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Happiness News: Millionaire proves money can't always buy happiness.

Austrian tycoon Karl Rabeder is giving away every penny of his $5 million fortune after realizing that his riches were making him unhappy. The 47 year old businessman from Telfs near Innsbruck, is in the process of selling his 3,455sq ft villa valued at $2.34 million, his farmhouse in Provence with 42 acres on the market for $1 million, and already gone his collection of six gliders valued at $586,417, and his interior furnishings and accessories business that made his fortune. Mr Rabeder decided to raffle his Alpine home, selling 21,999 tickets at $145 each. The Provence house, in the village of Cruis, is on sale at the local estate agent. All the money will go into his microcredit charity, which offers small loans and advice to self-employed people in El Salvador, Honduras, Bolivia, Peru, Argentina and Chile.  He will move out of his Alpine retreat into a small wooden hut in the mountains or a simple bedsit in Innsbruck, surviving on $1,341 a month, while the proceeds go to a charity he set up in Latin America, and will draw no salary from it.

Here's some of Mr. Rabeder's comments to local press:

  • "My idea is to have nothing left. Absolutely nothing," he told The Daily Telegraph. "Money is counterproductive - it prevents happiness."
  • "For a long time I believed that more wealth and luxury automatically meant more happiness," he said. "I come from a very poor family where the rules were to work more to achieve more material things, and I applied this for many years."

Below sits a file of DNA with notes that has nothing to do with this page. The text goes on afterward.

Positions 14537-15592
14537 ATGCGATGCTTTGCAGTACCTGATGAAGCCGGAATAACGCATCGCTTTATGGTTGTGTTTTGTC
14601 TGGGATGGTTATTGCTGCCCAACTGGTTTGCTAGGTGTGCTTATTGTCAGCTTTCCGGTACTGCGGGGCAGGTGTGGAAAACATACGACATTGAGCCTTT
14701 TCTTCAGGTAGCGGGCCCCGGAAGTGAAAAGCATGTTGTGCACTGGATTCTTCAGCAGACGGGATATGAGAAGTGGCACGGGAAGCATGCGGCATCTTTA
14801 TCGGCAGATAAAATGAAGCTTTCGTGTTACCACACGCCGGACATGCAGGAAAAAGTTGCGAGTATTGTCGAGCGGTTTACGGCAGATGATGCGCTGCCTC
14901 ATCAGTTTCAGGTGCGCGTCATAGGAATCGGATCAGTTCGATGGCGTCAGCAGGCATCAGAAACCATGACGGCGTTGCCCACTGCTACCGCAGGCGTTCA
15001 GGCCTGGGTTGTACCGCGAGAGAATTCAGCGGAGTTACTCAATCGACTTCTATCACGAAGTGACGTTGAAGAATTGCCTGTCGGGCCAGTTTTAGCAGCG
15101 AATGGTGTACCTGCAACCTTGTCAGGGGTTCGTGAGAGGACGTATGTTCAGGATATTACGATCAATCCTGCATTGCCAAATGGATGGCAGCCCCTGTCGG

• But over time, a conflicting feeling developed. "More and more I heard the words: 'Stop what you are doing now - all this luxury and consumerism - and start your real life'," he said. "I had the feeling I was working as a slave for things that I did not wish for or need.
  • "I have the feeling that there are lot of people doing the same thing."
  • During a 3 week holiday with his wife he had a revolation....He said, "In those three weeks, we spent all the money you could possibly spend. But in all that time, we had the feeling we hadn't met a single real person - that we were all just actors. The staff played the role of being friendly and the guests played the role of being important and nobody was real." "It was the biggest shock in my life, when I realized how horrible, soulless and without feeling the five star lifestyle is," Mr Rabeder said.
  • Since deciding to sell up, Mr Rabeder said he felt "free, the opposite of heavy".
  • "I do not have the right to give any other person advice," he said. "I was just listening to the voice of my heart and soul."
     

Original News Story credit to Henry Samuel, The Daily Telegraph. Summarized/ re-wrote for Examiner.com by Rhonda Sullivan.

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